One of the earliest things we learn in our roles as our children’s first teachers is how much better they take in information when we show them instead of just telling them. It turns out that works when raising parents, too!
In addition, this is one parenting guide that doesn’t stop when the going gets toughest: when our kids turn into preteens and teens. They may be pushing us away the hardest now, but they really do need us the most. There’s nothing for preschooler parents in here, but there’s everything for parents of kids in kindergarten all the way to college.
So what is toughLOVE anyway? It’s what scientists and researchers tell us we need in order to raise the happiest, healthiest kids who will become the strongest, most secure adults. It’s about being both kind and firm. Setting limits while giving as much age-appropriate
freedom as possible. It’s about respecting your children for who they are while giving them the consistent boundaries they need to become confident, resilient grown-ups; preparing them for adulthood while protecting them from growing up too quickly. It’s about putting an end to power struggles and creating a peaceful, harmonious home life.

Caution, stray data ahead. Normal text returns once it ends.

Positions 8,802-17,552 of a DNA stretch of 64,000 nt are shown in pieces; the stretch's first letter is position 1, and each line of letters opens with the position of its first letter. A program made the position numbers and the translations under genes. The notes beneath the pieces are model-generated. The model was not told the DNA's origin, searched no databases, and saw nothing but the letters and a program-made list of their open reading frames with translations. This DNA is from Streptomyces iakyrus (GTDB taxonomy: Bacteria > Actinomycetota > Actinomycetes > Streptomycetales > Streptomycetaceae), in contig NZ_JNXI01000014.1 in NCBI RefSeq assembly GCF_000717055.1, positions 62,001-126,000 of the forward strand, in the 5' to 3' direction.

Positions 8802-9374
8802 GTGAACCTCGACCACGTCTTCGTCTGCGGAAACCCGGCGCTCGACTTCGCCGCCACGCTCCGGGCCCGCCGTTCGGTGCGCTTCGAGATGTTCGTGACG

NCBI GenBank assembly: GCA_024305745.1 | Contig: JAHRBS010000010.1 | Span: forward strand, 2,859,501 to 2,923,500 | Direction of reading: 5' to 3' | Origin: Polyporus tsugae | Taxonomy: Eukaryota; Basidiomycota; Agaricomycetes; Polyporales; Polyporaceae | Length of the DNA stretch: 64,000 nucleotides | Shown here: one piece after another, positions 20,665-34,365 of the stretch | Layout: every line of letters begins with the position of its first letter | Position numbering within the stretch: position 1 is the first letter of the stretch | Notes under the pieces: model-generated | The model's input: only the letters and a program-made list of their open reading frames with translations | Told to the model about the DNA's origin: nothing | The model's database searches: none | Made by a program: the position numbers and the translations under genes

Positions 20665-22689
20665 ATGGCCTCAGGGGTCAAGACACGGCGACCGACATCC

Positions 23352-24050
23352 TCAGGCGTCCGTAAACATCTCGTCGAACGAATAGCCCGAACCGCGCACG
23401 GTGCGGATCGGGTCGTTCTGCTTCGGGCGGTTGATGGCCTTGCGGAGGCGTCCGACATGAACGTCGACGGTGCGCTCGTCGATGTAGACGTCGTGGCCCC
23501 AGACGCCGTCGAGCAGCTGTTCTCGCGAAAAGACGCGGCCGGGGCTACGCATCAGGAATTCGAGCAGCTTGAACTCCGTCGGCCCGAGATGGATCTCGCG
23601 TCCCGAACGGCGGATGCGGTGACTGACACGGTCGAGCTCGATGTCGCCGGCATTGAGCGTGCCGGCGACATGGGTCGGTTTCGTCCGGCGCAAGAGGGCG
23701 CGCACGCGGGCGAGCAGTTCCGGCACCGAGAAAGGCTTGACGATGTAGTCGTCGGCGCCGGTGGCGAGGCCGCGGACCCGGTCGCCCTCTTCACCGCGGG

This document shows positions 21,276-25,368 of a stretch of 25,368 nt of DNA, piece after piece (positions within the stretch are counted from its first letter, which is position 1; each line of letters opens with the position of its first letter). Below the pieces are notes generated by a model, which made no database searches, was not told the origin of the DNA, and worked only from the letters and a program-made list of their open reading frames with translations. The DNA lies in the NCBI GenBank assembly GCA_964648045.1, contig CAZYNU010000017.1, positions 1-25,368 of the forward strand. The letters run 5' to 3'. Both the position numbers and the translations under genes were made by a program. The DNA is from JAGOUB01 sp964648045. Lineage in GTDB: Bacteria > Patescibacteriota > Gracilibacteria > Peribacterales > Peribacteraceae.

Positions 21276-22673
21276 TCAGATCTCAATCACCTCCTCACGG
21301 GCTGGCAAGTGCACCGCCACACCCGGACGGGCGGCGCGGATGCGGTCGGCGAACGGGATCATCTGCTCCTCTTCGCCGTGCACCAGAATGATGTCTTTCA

You’re thinking easier said than done? True! This is a guide for parents who honestly believe that parenting is the most important job they’ll ever have—which is most parents we know. It’s for parents who want to be engaged and informed, without smothering or helicoptering; who are students of parenting in the way they want their kids to be students of the world, curious and critical. It is a parenting GPS, but only if you apply to it your own GPI—gut parental instinct. Because all this great science is confirming what we’ve always known: parents know best because they know their kids best. All this expertise and all these stories simply help guide us to do what we know is best for our own kids; they help our gut instincts be the informed ones that get us through the tricky, trying moments, even the tricky, trying years.
—Lisa Stiepock (mom of Alcy) and Amy Iorio (mom of Trey)
When Do I Start?